During a press conference held Friday around noon, San Francisco Police Chief Bill Scott said one individual — who had dismissed prior warnings — was cited in the past 24 hours for failing to shelter in place, an infraction punishable by fine or even imprisonment.
"Essential activities" have taken on new connotations over the coronavirus pandemic. Per SF's shelter-in-place order, no longer is your stroll to a nearby bookseller or hailing a Lyft to visit a friend-with-benefits deemed necessary. If anything: those tasks, among others, are either currently inexecutable or exist as something of a social taboo. And now, the SF Examiner reports the San Francisco Police Department (SFPD) will start citing people and businesses dismissing The City's shelter-in-place order — granted, only after they've been issued a previous warning.
Join us live in a few minutes for an update on COVID-19 from the Emergency Operations Center: https://t.co/yWeSq6uBMc— London Breed (@LondonBreed) April 3, 2020
“The last time I was in front of you I predicted there would come a time where we have to cite,” Scott said in Friday's press conference and public update on SF's COVID-19 response. “That time has come, and we have begun citing.”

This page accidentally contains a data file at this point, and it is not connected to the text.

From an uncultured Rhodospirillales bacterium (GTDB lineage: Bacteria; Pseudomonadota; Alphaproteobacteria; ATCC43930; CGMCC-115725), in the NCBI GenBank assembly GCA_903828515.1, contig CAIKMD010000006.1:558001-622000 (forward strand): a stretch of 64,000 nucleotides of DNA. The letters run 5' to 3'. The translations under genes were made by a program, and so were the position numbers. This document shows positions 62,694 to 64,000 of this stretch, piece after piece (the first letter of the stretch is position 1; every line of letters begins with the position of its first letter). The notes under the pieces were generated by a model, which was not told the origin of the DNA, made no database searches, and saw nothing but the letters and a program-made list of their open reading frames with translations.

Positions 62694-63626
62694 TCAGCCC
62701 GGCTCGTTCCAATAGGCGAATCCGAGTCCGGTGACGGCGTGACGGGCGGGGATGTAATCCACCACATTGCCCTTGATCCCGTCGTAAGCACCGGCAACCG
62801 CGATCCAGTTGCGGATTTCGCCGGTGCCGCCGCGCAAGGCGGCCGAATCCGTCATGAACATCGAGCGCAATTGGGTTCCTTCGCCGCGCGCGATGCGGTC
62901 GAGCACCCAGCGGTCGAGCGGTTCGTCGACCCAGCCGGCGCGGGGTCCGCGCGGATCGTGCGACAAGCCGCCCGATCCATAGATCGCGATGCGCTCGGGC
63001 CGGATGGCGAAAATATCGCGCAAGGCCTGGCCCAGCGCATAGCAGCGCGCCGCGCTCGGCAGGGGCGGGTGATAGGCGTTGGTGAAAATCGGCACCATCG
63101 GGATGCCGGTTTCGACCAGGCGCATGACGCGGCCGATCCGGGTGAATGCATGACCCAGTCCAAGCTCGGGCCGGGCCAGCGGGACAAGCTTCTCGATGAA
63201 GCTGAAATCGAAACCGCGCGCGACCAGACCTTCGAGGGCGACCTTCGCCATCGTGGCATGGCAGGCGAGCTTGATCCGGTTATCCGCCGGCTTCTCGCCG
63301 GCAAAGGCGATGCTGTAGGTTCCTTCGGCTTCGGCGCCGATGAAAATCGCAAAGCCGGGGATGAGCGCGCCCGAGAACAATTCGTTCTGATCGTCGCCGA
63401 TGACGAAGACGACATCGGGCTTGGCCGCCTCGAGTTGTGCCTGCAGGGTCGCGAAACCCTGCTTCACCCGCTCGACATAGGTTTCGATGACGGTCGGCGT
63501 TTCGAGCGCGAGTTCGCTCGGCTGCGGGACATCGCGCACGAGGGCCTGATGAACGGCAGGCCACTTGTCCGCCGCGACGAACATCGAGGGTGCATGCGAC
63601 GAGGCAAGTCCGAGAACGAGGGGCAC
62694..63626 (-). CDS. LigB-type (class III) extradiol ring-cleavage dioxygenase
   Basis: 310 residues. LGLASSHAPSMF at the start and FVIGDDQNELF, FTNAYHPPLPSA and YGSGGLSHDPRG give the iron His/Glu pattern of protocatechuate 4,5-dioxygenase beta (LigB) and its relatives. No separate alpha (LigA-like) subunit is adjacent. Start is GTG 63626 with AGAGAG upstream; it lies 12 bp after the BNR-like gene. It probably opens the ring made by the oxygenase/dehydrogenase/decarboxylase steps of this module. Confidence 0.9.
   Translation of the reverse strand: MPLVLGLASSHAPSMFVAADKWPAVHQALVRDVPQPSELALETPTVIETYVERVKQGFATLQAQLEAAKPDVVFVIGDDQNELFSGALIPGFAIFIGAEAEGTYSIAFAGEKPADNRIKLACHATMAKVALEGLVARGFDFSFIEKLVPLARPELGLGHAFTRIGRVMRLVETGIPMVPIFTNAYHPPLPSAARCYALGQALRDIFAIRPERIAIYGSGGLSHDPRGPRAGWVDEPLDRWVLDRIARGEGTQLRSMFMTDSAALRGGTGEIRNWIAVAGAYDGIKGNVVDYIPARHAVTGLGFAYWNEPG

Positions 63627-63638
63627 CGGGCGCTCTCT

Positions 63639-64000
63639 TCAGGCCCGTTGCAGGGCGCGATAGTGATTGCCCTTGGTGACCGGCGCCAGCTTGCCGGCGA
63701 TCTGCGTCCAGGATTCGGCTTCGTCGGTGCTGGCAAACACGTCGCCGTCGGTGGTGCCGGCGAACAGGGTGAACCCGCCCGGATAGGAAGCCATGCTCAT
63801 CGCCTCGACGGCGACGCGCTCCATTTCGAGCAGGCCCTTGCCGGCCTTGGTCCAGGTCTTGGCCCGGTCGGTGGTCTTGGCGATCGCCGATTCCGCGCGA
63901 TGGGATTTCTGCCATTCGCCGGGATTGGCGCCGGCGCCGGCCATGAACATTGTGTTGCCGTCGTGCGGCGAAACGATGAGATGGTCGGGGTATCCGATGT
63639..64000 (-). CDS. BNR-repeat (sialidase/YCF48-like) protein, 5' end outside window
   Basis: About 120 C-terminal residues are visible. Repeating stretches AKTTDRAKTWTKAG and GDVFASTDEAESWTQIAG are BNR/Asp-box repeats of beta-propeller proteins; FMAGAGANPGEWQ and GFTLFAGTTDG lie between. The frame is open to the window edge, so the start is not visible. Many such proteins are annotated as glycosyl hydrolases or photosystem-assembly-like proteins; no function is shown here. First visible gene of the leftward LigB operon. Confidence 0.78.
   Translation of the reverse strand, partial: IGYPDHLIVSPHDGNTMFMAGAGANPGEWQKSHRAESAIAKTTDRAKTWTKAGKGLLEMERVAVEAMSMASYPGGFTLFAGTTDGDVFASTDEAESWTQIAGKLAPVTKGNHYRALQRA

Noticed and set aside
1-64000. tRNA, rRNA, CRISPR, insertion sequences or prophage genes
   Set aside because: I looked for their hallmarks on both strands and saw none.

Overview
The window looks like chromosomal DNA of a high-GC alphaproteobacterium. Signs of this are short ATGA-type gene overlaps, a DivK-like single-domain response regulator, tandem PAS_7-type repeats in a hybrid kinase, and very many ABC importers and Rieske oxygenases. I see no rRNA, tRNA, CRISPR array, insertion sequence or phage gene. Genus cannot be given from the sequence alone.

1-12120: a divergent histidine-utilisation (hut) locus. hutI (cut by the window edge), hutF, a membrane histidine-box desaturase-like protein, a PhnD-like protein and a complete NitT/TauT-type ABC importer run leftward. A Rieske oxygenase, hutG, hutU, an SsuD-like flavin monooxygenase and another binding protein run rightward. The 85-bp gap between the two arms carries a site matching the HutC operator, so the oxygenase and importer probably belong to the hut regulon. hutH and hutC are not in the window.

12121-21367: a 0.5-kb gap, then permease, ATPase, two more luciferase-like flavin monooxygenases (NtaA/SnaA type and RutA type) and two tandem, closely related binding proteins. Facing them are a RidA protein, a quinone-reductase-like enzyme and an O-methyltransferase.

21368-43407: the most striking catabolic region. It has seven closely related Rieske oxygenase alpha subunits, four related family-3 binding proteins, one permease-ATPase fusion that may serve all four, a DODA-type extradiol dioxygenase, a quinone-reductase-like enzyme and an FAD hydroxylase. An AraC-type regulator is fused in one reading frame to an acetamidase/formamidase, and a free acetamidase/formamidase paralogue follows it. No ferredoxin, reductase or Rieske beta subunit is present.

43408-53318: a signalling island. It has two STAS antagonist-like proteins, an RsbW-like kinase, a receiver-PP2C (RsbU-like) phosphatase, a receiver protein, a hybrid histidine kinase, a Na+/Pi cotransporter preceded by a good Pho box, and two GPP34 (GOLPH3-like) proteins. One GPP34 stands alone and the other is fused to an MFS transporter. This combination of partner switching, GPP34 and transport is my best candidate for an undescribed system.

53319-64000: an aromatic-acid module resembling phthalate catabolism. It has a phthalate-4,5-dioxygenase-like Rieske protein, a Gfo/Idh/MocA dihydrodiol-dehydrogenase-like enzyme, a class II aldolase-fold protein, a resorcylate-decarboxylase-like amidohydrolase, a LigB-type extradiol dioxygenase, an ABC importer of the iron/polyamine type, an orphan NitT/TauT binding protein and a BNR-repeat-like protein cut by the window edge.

Before, SPFD was more adamant about educating the public on what sheltering in place entails and pushing “voluntary compliance.” However, that time has passed — and police will now only warn violators once before issuing a citation.
“I’ll make this very clear, particularly for the business owners in our city,” Scott added. “If we have to go back, we are not going to ask twice.”
The SF Examiner also broke the news that the first individual cited by SFPD for breaking the isolation order was — wait for it; drum roll, please — an elderly anti-abortion advocate who was protesting outside a Planned Parenthood in Bernal Heights. 86-year-old Ronald Konopaski was given a misdemeanor by the on-duty officer.
Scott, too, shared during the live streamed update that both 9-1-1 calls and incidences of crime were significantly down, 20 percent and 26 percent respectively. (Though, as KTVU reports, episodes of domestic violence appear to be on the rise.)
A citation for breaking San Francisco's shelter-in-place order could warrant a misdemeanor charge, in addition to a fine or prison sentence... or both.